By John Newton
La Voz Latina
The “Deferred Action for Childhood Arrivals” (DACA) program has been a life changer for many young Latino immigrants living in the United States. Federal documents like a work permit, a social security card, and a drivers license, things that once seemed impossible to obtain, have been issued to over 500,000 applicants since the program began in the fall of 2012.
South Georgia resident Miguel Perez was overjoyed when he received his DACA deferment last year. Originally from Guatemala, Perez has lived in the Sand Hills community of Long County (about 50 miles west of Savannah) since he was just four years old. A stable residency history and comprehensive school records made it relatively easy for Miguel to prove he met all the requirements to gain the legal status conferred by DACA.
“I went to Jacksonville and was interviewed by ICE agents to prove that I didn't have a criminal background,” Miguel, who is now 20-years-old, told La Voz Latina. “Those agents were very thorough. They took my fingerprints and ran my personal information through all their data bases to confirm my identity.”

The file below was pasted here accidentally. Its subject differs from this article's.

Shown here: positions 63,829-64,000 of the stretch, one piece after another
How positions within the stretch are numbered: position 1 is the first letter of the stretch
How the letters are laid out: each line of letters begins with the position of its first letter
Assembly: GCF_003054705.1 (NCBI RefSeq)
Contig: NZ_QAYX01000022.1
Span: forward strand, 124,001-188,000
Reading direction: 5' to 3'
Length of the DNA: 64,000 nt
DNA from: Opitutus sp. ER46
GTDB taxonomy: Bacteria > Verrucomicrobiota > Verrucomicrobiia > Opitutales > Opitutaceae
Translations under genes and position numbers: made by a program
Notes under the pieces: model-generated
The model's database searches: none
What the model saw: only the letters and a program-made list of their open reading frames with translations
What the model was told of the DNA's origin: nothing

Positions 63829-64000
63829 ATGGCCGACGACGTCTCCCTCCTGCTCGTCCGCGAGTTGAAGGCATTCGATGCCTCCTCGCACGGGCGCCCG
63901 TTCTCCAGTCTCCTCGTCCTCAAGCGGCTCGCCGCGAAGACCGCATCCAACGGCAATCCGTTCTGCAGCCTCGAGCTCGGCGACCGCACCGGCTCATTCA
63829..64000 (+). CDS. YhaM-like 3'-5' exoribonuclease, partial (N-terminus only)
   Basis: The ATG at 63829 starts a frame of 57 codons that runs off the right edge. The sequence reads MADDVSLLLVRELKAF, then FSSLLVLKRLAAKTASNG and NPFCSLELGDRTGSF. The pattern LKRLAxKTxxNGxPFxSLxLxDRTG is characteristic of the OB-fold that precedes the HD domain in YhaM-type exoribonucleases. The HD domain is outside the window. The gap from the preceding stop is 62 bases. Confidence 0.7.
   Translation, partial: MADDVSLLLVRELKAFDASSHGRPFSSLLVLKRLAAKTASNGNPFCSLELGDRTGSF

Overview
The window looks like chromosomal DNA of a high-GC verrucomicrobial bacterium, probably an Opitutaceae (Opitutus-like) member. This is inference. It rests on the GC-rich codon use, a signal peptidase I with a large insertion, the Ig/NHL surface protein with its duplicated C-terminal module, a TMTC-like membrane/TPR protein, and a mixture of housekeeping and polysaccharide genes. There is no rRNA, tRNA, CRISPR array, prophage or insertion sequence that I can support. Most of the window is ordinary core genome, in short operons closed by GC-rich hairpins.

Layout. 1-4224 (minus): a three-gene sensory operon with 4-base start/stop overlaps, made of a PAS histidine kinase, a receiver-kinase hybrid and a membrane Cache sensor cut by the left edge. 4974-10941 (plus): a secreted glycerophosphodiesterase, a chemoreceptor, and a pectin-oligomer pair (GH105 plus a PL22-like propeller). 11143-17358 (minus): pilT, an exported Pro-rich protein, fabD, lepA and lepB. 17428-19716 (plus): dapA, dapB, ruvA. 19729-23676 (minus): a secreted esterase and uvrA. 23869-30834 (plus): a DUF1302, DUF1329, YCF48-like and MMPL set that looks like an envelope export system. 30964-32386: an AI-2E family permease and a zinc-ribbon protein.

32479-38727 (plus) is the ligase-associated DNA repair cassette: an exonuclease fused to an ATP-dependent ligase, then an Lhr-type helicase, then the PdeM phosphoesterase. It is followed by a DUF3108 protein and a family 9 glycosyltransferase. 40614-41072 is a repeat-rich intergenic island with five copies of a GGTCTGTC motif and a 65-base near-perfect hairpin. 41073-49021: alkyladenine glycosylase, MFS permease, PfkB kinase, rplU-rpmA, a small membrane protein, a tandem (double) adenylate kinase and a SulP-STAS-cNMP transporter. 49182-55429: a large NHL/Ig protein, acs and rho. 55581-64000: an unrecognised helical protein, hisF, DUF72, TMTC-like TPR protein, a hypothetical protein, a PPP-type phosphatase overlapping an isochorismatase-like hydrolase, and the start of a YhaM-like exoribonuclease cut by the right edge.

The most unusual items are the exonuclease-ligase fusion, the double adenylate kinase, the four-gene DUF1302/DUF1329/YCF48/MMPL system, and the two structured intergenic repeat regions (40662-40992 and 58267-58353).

But what should have been a happy ending to this process was literally snatched away from Miguel last month when his mother drove him to the Georgia Department Of Driver Services Office in Hinesville so he could get his drivers license.
“I gave all my DACA documents to the lady at the DDS and when she started processing my papers she looked at me and said 'you've got a problem,'” Miguel said. “She told me according to DDS records someone with my same name and birthdate had already tried to get a Georgia license using my Guatemalan passport. I was shocked because I had never received a Guatemalan passport.”
Miguel explained to the DDS clerk that his passport was apparently stolen but that did not stop her from seizing all of his federal identity papers.
“I had been to the Guatemalan consulate office in Atlanta and applied for my Guatemalan passport before I ever applied for DACA,” Miguel said. “After six months passed, I called them. But when they checked into it, they admitted they had mailed my passport to the wrong address. So apparently, the person who received my passport tried to steal my identity to get a drivers license.”
Shocked that a state agency had the power to confiscate federal documents, Miguel's family…